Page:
India’s Nuclear Doctrine: Stirrings of Change

17 June 2014

Missile on a road-mobile launcher with a crowd of people in the background, courtesy HaeB/wikimedia
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India has not reviewed its nuclear doctrine for over a decade. With the election of Narendra Modi firmly in mind, P R Chari outlines why a doctrinal revisit is now due and what issues and circumstances New Delhi needs to consider in the process.

By P.R. Chari for Carnegie Endowment for International Peace

This article was originally published by the Carnegie Endowment for International Peace on 14 June 2014. Republished with permission.

In the beginning of April 2014, at a conference initiated by the Indian government, Manmohan Singh casually urged the creation of a global convention to forswear the first use of nuclear weapons. Why the Indian prime minister chose to make this major policy declaration in the last hours of his term in office is a mystery.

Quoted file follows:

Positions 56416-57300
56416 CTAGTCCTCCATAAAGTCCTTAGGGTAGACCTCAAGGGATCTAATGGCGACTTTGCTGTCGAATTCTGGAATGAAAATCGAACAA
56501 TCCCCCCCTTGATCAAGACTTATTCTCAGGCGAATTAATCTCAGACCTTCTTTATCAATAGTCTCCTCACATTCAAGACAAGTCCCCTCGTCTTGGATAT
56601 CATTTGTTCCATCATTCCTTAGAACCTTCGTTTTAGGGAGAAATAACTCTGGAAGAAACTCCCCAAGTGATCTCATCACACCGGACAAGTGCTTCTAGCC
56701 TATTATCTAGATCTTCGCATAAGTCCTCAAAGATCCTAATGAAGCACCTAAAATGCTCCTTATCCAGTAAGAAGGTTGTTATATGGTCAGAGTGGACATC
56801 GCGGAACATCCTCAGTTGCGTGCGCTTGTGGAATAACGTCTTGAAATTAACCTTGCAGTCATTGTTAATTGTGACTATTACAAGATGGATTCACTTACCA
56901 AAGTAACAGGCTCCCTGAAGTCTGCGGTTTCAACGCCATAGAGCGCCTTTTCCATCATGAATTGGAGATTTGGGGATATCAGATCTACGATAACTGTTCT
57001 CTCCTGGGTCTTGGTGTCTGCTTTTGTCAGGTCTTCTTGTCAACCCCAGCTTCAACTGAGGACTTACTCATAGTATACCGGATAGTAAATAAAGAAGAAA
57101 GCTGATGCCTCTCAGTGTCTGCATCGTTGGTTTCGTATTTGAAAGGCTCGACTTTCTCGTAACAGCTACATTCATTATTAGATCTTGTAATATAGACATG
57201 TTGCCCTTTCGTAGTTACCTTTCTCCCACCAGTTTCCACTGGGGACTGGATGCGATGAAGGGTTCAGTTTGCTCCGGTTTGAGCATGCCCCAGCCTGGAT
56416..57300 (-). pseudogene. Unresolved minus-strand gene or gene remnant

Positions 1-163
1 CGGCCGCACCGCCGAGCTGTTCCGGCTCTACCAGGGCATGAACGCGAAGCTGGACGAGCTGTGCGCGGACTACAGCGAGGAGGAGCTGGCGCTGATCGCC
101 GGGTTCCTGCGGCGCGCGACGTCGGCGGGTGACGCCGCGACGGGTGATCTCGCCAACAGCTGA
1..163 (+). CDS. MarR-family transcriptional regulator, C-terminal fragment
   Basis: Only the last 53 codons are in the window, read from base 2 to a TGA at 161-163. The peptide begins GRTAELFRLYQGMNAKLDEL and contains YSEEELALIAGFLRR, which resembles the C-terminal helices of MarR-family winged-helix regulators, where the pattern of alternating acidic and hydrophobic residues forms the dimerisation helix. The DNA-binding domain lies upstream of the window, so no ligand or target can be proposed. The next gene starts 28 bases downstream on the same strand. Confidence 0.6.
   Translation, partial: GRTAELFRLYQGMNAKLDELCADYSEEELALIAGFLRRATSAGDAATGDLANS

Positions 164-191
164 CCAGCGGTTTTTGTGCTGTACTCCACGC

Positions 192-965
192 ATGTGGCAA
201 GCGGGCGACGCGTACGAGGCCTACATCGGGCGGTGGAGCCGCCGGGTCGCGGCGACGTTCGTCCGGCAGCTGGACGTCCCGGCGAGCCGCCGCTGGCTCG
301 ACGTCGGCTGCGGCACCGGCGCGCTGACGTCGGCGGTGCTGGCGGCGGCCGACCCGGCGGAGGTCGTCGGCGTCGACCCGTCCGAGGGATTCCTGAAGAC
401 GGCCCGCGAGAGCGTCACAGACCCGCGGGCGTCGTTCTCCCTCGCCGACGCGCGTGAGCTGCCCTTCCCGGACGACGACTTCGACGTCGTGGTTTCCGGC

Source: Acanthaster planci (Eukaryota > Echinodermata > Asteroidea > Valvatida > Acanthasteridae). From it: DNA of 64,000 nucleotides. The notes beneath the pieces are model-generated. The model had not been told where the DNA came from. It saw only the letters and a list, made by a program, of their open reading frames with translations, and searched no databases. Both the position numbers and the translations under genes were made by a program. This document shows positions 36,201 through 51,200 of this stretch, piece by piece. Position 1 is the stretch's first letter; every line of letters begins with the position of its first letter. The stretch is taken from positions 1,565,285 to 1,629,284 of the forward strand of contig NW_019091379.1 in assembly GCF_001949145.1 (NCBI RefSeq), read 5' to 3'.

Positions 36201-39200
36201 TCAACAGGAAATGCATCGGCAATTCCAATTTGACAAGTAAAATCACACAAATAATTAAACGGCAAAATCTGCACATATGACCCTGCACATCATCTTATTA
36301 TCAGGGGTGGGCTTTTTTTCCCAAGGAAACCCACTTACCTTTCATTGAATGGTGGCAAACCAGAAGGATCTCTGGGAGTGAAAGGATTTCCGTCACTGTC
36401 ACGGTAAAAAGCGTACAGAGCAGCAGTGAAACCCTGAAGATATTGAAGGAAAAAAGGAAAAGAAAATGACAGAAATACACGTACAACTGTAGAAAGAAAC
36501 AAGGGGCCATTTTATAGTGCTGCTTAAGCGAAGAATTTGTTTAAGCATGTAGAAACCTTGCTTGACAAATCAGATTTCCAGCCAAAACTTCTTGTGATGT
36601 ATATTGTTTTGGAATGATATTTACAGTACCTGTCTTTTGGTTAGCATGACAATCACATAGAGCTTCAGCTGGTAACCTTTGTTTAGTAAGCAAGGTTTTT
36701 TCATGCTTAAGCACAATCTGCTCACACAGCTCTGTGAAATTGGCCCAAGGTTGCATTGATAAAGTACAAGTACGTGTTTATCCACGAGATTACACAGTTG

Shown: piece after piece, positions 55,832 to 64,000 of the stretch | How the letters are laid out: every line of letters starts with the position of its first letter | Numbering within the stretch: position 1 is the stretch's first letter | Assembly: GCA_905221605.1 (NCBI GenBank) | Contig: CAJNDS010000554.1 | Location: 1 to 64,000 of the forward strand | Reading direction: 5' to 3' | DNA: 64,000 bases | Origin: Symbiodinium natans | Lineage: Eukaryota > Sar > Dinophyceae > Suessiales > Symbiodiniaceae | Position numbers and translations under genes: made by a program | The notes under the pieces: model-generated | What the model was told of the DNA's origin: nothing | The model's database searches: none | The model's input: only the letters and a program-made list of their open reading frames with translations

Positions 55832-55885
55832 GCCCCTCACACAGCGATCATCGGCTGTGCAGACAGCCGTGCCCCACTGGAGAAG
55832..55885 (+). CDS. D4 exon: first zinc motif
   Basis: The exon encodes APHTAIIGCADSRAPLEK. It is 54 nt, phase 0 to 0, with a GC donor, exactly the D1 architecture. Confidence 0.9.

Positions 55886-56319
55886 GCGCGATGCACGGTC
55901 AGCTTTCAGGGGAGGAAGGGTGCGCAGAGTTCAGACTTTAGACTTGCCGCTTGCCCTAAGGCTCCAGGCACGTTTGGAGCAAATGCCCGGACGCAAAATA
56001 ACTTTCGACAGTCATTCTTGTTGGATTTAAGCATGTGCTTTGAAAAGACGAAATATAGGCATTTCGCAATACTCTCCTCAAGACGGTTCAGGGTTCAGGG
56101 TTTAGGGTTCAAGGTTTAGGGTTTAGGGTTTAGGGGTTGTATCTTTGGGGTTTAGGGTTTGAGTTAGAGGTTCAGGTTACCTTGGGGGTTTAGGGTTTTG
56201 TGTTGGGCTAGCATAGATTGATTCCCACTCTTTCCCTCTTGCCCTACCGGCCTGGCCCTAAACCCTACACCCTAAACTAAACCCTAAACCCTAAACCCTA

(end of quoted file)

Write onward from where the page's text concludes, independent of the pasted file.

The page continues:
To unravel this mystery, it is important to note the context. Singh was addressing a conference at the Institute for Defense Studies and Analyses (IDSA) titled “A Nuclear Weapon-Free World: From Conception to Reality.” The IDSA is supported by the Indian Ministry of Defense and has been a favored venue for India’s leadership to make important policy declarations on national security. The Indian bureaucracies that deal with foreign policy and security issues often use this forum to articulate their preferences on arms control, nonproliferation, and disarmament issues. It would be natural if these bureaucracies wished to commend the virtues of continuity in policy to the new Indian government headed by Prime Minister Narendra Modi, who took office in May 2014. Continue reading